It was light, despite the discolored windows, with high ceilings and glimpses of crown molding could be seen above the peeling wallpaper despite layers of dust. Considering when it was built, the rooms were generous. Off to the right of the living room was a formal dining room and behind that a huge kitchen. In the corner of the kitchen was a vintage stove in a faded turquoise color with a rusty sink perched precariously on top.
You had to have imagination to picture this as home, and Chris did. They returned the following weekend and made an offer on the fixer upper which was gleefully accepted. After nearly of full year of sorting through wallpaper swatches, flooring samples, appliance choices, installing new windows, repairing woodwork and replacing flooring, with the new baby in tow she took me to see the finished product. To say the transformation was miraculous would be a gross understatement. It was as if the old house was smiling by way of thanks and shortly afterward they all moved in and are there to this day.
So today I’ll resume my search. Our home is out there somewhere.
This is an interesting way to cook cauliflower. My other half is from Egypt originally and his English grandmother made cauliflower for him as a child similar to this recipe. Not only is it delicious but it looks pretty on the plate. Enjoy!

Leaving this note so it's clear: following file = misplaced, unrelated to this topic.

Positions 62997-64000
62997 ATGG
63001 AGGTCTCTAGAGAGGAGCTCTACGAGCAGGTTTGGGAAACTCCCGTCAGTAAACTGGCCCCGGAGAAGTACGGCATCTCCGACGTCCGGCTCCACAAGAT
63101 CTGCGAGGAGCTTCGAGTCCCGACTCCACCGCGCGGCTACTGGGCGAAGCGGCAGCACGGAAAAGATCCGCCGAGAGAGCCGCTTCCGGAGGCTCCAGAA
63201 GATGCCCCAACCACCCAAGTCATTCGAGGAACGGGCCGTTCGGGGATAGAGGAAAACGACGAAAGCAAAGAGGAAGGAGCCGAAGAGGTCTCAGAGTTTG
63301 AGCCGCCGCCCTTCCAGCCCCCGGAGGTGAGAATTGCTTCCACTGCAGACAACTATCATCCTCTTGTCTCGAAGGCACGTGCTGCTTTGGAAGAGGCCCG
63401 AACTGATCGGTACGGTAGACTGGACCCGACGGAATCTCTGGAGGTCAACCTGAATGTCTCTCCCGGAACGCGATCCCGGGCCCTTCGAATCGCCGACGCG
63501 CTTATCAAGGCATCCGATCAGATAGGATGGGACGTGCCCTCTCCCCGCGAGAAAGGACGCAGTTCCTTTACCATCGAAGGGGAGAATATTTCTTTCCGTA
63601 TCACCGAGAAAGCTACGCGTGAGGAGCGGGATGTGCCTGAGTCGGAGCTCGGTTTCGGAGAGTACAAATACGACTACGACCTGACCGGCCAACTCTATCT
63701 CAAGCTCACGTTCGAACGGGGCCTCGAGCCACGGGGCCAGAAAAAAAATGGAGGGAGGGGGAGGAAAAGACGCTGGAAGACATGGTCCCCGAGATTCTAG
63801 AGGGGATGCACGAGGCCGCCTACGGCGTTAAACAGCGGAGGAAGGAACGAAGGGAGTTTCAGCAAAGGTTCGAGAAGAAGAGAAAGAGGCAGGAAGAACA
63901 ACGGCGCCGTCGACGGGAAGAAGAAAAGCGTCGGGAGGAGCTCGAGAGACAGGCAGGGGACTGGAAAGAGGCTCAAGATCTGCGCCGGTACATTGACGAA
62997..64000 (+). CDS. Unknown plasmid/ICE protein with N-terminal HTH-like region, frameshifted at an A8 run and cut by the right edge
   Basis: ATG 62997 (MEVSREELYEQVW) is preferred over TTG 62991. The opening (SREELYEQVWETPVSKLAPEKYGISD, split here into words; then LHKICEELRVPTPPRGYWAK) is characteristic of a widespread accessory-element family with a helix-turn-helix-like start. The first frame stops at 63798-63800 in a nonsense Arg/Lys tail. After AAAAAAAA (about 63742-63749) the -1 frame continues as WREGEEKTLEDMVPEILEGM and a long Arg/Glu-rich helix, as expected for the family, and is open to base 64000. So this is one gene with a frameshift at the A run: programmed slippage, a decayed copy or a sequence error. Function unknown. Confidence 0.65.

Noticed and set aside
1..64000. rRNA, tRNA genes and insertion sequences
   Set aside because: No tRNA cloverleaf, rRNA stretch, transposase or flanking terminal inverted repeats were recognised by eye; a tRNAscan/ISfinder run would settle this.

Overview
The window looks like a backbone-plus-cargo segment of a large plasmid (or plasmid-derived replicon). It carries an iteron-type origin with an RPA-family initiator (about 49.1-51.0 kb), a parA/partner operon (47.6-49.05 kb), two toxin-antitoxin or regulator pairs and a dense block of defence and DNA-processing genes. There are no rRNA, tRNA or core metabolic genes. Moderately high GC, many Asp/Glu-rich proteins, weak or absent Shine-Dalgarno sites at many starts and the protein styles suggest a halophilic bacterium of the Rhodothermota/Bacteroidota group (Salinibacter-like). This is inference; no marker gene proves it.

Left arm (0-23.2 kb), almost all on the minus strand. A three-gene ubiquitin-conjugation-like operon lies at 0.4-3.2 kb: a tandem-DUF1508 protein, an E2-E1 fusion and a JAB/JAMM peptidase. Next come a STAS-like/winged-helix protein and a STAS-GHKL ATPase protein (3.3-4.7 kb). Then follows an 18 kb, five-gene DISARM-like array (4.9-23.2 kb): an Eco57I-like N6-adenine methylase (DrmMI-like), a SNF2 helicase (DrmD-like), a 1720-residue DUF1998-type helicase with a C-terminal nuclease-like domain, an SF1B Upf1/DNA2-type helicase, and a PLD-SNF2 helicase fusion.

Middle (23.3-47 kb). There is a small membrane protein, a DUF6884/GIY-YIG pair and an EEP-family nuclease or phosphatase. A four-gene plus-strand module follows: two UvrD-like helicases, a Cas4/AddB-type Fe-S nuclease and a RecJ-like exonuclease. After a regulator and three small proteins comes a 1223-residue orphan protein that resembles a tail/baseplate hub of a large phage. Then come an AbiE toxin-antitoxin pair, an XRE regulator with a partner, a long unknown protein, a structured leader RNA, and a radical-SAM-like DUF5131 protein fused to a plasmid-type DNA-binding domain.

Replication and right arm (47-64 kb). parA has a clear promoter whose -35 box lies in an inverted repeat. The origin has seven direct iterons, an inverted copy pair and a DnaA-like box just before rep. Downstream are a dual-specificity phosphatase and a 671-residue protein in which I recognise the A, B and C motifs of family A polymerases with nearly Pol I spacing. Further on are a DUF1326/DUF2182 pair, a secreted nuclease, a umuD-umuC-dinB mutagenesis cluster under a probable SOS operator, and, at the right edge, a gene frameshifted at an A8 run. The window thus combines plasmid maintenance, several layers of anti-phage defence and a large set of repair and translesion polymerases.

1 large head of cauliflower
1 Tbsp. olive oil
1 tsp. lemon infused olive oil
2 Tbsp. butter, softened
1 clove garlic, pureed
Freshly ground black pepper
Preheat oven to 425 degrees.
Trim stem of cauliflower until nearly flush with base of vegetable, removing all leaves. Rub all over with olive oils and garlic. Place in ovenproof skillet or foil lined baking sheet. Bake for 45 mins.
1 Tbsp. salted butter
1 Tbsp. all-purpose flour
1-1/2 tsp. dry mustard
1 cup vegetable broth
2 Tbsp. stone ground Dijon mustard
Salt and freshly ground black pepper to taste
Dash of paprika
Pinch of dill
Melt the butter in a medium saucepan. Whisk in flour. Cook over med.heat for 1 min., stirring constantly. Mix in the dry mustard. Gradually whisk in the vegetable broth. Bring to a boil, then reduce heat to med-low and simmer until sauce thickens slightly, about 5 minutes. Stir in the mustard, and seasonings.